as far as the frost goes, it doesn't bother the tree blooms which are wide open and tons of pollen and nectar coming in on these good flying days.
 

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At the beginning of february I lost a queen. Have not seen drones but the colony raised several queen cells and 2 hatched, one of them got mated and she has been laying beautifully. There must have been drones around.
Right now is almost 1 week into the main flow (citrus) and drowned are everywhere.
 

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I could only dream.:(
My daughter flew to Winnipeg to visit friends for the weekend. She got back tonight...they had 4 feet of snow and -25 degree weather. She was so glad to come home to the "cold" and rain:)
 

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Capped drone here too. About normal timing. Hives building up well, but some sure are light. Don't let 'em starve on the home stretch!
 

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Don't let 'em starve on the home stretch!
Excellent advice!

This is the time of year when colonies really burn the fuel and can easily run out if we're not diligent. With all the pollen coming in, the colonies have ramped up brood rearing, that with night temps in mid-30's results in a scenario that can quickly exhaust resources.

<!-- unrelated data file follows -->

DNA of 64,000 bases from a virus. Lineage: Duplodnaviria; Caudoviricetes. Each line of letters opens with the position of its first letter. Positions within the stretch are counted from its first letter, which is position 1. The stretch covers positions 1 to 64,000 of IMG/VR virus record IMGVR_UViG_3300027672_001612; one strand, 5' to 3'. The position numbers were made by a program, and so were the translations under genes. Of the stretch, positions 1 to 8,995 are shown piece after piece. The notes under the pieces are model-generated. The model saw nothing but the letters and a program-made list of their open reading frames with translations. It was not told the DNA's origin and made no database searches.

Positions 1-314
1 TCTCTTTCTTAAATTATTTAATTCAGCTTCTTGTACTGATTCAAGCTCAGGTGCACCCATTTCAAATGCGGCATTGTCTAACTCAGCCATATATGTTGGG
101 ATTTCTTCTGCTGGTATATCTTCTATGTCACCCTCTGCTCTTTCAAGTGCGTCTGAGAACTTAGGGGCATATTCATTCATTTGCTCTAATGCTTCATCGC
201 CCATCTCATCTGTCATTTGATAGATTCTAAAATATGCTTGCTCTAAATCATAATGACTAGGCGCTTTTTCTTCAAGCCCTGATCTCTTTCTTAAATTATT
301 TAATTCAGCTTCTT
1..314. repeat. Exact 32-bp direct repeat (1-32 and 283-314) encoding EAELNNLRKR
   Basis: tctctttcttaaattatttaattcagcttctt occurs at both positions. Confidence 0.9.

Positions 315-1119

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I have drones flying in Woodland, Al. I'm going to make my first grafts this Friday, with mating flights around April 1. Hoping for the best.
 

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as of yesterday....out of seven hives I saw maybe 20 capped drone cells, and they were all in one hive. I did not see a single live drone...but I think spring has sprung and it should not be long
 

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Here in NW Florida, I had capped drones almost 2 months ago in my strongest hive, and then it swarmed several weeks back. The new queen is now laying, so there must be some drones around. I've started making splits.
 

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Last Wed, Mar 5, I found a drone outside the hive on the ground with some other bees that had gotten too cold to fly. I also have a few others that have emerged and are in the hive. And many more capped drone that should emerge this week.
I don't doubt this. The issue is drone density in congregation areas, which I can pretty much guarantee you is going to be near zero for several weeks. My beekeeping friend in Ivor told me on Sunday that he also is not seeing any mature drones. I don't plan to graft for about 3 weeks.
 

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Here in Northeast Fl. they will start laying drones in late Jan. on the Maple flow, so you can normally start grafting by mid Feb. sometimes you can start a little earlier but, you run the risk of having bad mating weather.
 

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I inspected a hive yesterday here in the Seattle area and was surprised to see quit a bit of capped drone cells already! Pretty early for this part... I'm sure the bees know what's best! Maybe we are gonna have a warm early spring in the Pacific NW?